How a Laundry Case became a Liquor Cabinet

Kurnool, Andhra Pradesh, India

A literal translation of ‘Maasina Battalu Petti’ would be ‘Laundry case or box’. According to my paternal grandmother, Jwala Rao, these cases have been around in everyone’s homes since she was born which was in 1939. An apt analogy she used was that just as everyone had cupboards and almirahs in their homes, having laundry cases like these were just as mainstream. This particular teakwood laundry case was something my grandparents bought as a newly married couple from a local exhibition held by artisans and Andhra tradesmen. It was a need they could afford and they used it from February 1960 till December 2002 when her son (my father), Shyam Kokku brought it to Hyderabad.

This 3ft tall 1.5ft wide, deep brown teak laundry case was what Jwala calls “pretty standard” in that it had an inlet to put in you soiled clothes, a deep cavity to hold them and a tiny door at the bottom to remove the soiled clothes. It was ‘sasta aur tikau’, it did not need much maintenance and served its purpose just fine as a case to store soiled clothes. This case was just another piece of furniture in my grandparents’ bedroom. Back in the day, and even now in some houses, says Jwala, you’d lift the lid open from the top and dump in your soiled clothes from the day. Once a week the local dhobi would come around and open the door to the bottom shelf and take your laundry for the week. He would then wash them by the Tungabadra river, dry them on its banks and bring the clothes back home and iron them for an extra charge. This was common practice for a long time and still is in a few households in Kurnool.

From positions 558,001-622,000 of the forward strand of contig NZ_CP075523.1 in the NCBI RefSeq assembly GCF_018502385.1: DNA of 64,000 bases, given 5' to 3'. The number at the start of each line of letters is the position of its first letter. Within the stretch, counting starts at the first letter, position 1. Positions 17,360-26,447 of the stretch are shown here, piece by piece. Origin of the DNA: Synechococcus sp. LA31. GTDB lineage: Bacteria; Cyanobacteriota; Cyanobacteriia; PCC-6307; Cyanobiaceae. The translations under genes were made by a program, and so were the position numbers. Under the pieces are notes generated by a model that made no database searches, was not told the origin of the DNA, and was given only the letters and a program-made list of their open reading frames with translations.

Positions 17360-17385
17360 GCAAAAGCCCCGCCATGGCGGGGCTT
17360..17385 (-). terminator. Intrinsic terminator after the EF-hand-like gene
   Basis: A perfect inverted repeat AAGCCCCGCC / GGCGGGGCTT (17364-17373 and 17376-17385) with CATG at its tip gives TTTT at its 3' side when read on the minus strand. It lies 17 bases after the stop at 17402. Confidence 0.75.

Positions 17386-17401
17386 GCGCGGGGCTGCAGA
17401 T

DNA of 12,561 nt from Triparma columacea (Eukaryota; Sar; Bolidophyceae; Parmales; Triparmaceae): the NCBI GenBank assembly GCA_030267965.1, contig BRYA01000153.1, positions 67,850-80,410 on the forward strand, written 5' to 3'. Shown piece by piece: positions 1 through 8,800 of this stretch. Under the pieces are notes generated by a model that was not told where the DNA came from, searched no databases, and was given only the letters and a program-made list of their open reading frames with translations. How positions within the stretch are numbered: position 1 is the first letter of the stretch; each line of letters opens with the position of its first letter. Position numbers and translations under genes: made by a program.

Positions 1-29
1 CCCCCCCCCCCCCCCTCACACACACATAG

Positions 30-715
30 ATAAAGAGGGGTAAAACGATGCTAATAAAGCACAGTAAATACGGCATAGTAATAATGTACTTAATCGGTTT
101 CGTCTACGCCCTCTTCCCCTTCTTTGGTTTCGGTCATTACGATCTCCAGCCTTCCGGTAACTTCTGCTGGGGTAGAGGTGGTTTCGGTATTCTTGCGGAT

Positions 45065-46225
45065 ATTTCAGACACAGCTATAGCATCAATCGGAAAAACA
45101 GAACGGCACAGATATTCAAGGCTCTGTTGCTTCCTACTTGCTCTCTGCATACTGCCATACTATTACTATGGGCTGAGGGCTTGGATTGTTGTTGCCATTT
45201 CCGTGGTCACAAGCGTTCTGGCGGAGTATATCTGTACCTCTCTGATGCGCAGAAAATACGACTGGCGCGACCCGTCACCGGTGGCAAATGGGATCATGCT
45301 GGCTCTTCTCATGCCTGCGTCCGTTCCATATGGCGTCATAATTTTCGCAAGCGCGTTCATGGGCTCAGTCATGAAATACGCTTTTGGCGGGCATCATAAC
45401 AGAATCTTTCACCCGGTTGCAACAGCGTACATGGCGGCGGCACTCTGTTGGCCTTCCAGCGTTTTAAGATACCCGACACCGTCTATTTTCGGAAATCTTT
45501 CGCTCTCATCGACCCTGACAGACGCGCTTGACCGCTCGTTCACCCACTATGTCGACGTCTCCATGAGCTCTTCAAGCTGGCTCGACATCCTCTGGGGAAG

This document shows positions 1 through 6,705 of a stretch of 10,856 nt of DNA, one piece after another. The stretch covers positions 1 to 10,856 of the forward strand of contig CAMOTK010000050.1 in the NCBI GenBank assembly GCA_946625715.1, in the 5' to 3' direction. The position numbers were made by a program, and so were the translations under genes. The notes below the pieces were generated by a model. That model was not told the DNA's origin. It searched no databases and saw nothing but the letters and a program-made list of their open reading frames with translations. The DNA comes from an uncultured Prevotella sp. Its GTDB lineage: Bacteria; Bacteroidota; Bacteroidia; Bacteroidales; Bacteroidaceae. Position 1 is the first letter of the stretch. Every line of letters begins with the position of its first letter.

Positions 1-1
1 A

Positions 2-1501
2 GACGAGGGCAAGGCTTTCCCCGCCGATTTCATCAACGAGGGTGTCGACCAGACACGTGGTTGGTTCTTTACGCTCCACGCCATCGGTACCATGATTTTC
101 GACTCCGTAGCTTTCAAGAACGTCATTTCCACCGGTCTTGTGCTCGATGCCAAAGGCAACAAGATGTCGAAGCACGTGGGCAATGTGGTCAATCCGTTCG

Then there came a time when dhobis were pretty much replaced with washing machines and Jwala was keen to get rid of yet another piece of furniture in an apartment. So Shyam brought this back to Hyderabad with the idea to convert it into a liquor cabinet. It made sense, the wood was great and slowly becoming more difficult to come by. The laundry case wasn’t being used anymore with the advent and convenience of the washing machine. After some discussion about the design and look of this bar cabinet, my mum, Mala Shyam, then visited Gupta Antique store in Banjara Hills, Hyderabad in 2003.

In the process of restoring and renovating this laundry case into a liquor cabinet, my parents had three fabulous ideas for elegant changes. One was to replace the top lid with glass, to serve as a cheeky sneak peek in to the liquors it held. The second was that they compartmentalised the case in to two storeys, the top to hold hard liquor bottles of all sizes and the storey below was converted in to a wine case. The spare teakwood from the top lid was used to create crates to hold the wine bottles below. The third and only aesthetic change was that Mala managed to find a lovely enamel tile to bring the design together on the front of the cabinet complimenting any ethnic looking living room’s decor. Since then, this has moved from Hyderabad to Bangalore, with us moving homes.

Aside from being very proud to see first hand examples of keeping and re-using old pieces of furniture, it strikes me as poetic and exemplary that something that was a ‘need’ in 1960s has been restored and renovated in to being something that is now considered a ‘luxury’ in most homes. Goes to show that a little thought, some creativity and a lots of heart can change the way we view the importance of material memories. The Laundry case, now a Liquor cabinet, sits pretty in the living room of our apartment in Bangalore boasting of memories of years gone by and liquors collected from various travels.

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